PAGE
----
In September 2020, the first 100% hydrogen home boiler was installed and commissioned in a demonstration house in Spadeadam as part of the H2 project.
Ultimately,the UK has successfully demonstrated that natural gas-hydrogen blendsmay be distributed safely to end users inside existinggas networks.
Portugal, Spain and France connected through a green hydrogen network
Another interesting project is a"green" hydrogen corridor that will connect the Spanish Peninsula toFrance thanks to the "H2Med" project. The ambitious interconnectionproject, which will link Portugal, Spain, and France, will be operational in2030 and will have the capacity to transport up to two million tons of cleanhydrogen by 2030, accounting for about 10 percent of European consumption
Italy: Hydrogen Valleys for networked hydrogen experimentation kick off
With National Recovery and Resilience Plan (NRRP) grants, protocols for the implementation of Hydrogen Valleys have also started in Italy. These projects are geared toward creating real hydrogen supply chains by combining production, infrastructure and use in one place.
Five regions are involved in the early stages of implementing this part of the NRRP:
The Green Hydrogen Valley in Puglia, between Brindisi, Taranto and Cerignola, envisions the building of three green hydrogen production plants with a total capacity of 220 MW, powered by photovoltaics, creating up to 300 million cubic meters of renewable energy each year. The hydrogen produced will also be dedicated to industry through fuel injection into Snam local gas network and may be used for sustainable mobility.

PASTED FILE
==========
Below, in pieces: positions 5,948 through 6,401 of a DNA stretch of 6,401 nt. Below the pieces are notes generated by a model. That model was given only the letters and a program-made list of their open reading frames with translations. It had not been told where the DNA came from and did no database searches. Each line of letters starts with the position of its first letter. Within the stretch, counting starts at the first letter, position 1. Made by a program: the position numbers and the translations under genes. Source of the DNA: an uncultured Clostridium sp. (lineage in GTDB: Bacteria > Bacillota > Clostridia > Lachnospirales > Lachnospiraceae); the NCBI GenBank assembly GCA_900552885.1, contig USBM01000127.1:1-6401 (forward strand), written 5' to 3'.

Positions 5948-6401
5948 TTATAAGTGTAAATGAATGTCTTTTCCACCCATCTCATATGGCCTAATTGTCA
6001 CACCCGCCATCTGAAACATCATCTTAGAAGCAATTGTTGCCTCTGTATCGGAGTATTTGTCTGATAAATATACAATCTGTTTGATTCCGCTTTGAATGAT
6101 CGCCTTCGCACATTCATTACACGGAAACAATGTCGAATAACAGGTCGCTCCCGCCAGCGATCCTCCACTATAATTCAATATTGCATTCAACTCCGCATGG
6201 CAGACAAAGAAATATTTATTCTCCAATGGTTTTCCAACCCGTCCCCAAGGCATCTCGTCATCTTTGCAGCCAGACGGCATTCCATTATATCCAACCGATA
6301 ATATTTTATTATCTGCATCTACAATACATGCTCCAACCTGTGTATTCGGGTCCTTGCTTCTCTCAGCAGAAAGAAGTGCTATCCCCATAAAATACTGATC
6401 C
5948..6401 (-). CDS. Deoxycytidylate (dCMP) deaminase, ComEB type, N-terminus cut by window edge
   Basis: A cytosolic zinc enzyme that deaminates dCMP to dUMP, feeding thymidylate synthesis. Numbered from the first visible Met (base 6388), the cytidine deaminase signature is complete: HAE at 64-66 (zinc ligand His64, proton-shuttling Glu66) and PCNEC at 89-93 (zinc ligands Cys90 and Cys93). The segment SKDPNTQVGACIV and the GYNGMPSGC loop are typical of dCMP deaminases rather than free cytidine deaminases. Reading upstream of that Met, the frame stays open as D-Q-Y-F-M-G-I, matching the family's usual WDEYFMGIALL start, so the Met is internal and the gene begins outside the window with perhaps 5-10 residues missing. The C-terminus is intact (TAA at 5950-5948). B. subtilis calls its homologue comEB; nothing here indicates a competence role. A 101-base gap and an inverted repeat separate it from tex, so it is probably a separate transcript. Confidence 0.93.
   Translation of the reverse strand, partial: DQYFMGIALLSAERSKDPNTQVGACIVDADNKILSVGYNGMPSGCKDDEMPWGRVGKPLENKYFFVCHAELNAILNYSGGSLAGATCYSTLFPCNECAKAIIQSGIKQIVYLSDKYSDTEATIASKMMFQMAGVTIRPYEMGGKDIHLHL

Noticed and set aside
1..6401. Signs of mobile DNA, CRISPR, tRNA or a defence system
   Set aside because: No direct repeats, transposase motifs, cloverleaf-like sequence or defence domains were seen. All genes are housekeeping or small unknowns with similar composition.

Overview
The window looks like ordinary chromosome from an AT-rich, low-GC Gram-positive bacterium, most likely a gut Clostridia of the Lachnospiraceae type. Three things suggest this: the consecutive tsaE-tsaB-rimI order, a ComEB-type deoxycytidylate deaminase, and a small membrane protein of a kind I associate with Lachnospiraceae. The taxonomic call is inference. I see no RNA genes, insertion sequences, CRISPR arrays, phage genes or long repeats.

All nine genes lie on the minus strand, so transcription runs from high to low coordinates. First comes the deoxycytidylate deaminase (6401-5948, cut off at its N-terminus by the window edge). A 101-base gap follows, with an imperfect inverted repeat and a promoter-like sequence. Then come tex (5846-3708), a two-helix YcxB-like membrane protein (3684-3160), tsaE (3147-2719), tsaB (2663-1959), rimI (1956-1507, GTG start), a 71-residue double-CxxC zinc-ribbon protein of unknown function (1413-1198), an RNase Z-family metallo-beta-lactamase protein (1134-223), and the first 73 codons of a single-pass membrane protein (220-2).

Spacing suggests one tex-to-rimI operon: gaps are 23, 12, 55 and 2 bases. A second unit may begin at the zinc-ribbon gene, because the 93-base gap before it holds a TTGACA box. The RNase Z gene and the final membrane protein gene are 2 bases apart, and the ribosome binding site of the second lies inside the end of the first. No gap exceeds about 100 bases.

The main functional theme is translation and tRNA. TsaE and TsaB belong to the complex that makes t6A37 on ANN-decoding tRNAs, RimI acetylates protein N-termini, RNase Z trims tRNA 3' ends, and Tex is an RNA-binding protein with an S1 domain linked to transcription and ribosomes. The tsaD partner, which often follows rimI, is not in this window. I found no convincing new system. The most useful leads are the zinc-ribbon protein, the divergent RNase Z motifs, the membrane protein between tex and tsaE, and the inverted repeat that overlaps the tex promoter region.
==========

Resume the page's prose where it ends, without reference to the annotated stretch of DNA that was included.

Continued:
Friuli Venezia Giulia
In Friuli Venezia Giulia, thanks to a partnership with Croatia and Slovenia, the project to create the Hydrogen Valley of the Adriatic has begun. The collaboration will not only contribute to the transition to an integrated ecosystem involving energy, industry and transport, but will also allow cooperation on research and innovation, for the development of new solutions, such as the construction of stations for hydrogen refueling and transport.
The Lombardy Region recently kicked off the H2iseO project, allocating 75.5 million euros for the activation of hydrogen-powered rail service. With this project, the first hydrogen-powered rail line will be built in Italy along the Brescia-Iseo-Edolo route. The trains will use fuel cell, a special technology capable of producing light and electric power out of hydrogen.
In recent months, Castelfranco Emilia (MO) has witnessed the beginning of the first national experiment for the use of hydrogen in a municipal gas distribution network. A mixture of methane and hydrogen has been injected into a portion of the Emilian municipal gas infrastructure managed by Inrete Distribuzione Energia, the Hera Group company that ensures natural gas and electric power distribution activities.
There are other projects going on at the moment, ranging from the distribution of combustible gas (methane) produced out of renewable sources to the distribution of Hydrogen-Natural Gas blends, and the direct supply of pure Hydrogen for "hard to abate" users or automotive use.
Experimentation in the odorization of the biomethane-hydrogen mixture
Our laboratory, thanks to its know-how and investments in the field of rhino-analysis, took part to preliminary experimental tests of odorizability on the biomethane-hydrogen mixture for the Castelfranco Emilia project. It performed tests on samples of CH4-H2 mixtures at different concentrations, with excellent results.
LODcontinues contributingin the area of research, whileconsolidating knowledge in the world of domestic fuel gases by taking part to workshopsand by being actively involvedin the drafting of European and national regulations, constantly updated.